Meme Crypto Dogecoin Price Up 400% In 1 Week - Is It Time To Leave The Coin?

Last week, the Dogecoin price spiked 400%, shooting this cryptocurrency from $0.07 on Monday to a high of $0.43 on Friday. This coin, although initially created as a joke and a sort of anti-cryptocurrency, has a market value of over $40 billion. Although highly volatile, many investors, especially younger ones, enjoyed grabbing Dogecoin through the years. Many even invested in Dogecoin as a joke, rallying to send the Dogecoin price "to the moon." Could the cryptocurrency market be the next GME stock rally?

Source: CoinDesk

What is Dogecoin

In 2013, the first Dogecoins came to be. IBM software engineers Billy Markus and Jackson Palmer teamed up to create a payment system that was instant, fun, infinite, and without banking fees. The logo for the coin is a Shiba Inu dog based on the Doge meme from 2013.

Source: Wikipedia

This coin quickly fostered an online community and reached a market value of over $5 billion in January. Now, this has skyrocketed to a value of over $40 billion.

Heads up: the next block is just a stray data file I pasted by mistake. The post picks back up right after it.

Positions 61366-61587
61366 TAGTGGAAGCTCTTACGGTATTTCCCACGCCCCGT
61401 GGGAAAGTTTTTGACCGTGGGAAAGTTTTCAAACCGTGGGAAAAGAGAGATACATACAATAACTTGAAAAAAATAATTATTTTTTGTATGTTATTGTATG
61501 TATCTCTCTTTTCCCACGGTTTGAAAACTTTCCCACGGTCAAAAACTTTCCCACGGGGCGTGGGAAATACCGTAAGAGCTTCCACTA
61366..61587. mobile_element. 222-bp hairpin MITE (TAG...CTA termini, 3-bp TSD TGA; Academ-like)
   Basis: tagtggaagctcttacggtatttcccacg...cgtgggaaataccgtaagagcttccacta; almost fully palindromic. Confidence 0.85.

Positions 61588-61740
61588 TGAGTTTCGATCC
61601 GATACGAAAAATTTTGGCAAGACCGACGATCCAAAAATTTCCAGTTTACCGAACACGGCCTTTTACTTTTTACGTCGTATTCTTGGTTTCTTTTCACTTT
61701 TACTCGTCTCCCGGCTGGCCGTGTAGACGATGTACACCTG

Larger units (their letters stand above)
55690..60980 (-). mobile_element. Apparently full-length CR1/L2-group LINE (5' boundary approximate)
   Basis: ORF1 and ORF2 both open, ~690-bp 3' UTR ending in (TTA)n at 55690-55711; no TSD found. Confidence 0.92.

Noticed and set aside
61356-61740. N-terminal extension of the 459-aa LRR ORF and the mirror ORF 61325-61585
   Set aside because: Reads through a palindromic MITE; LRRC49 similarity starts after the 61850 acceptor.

At the time, Palmer and Markus decided to create a peer-to-peer currency that was more accessible to a wider demographic than Bitcoin. They also wanted to escape the controversial underpinnings of other cryptocurrencies, especially because they had a history of being used on the dark web. Instead, Dogecoin is a lighthearted coin whose mascot is a Shiba Inu. Its interface is based on Luckycoin and Litecoin’s blockchain protocol. In comparison to Bitcoin, this coin has no market cap, hence why it is considered a joke.

The crypto launched in December of 2013, but that month it also saw a major hack as millions of Dogecoins were stolen. A hacker acquired access to the platform’s filesystem and set up the send/receive page to transfer to a static address. This incident further increased visibility for this coin as people tweeted about it. This prompted the community to create “SaveDogemas” to help those who lost their coins. A month later, people donated enough money to return stolen coins to the victims. 

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Disclaimer: This article is not meant to serve as professional economic advice. Any action you take upon the information from this article and website is strictly at your own risk.

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Harry Sinclair 3 weeks ago Member's comment

Don't think it is yet. Still room to go.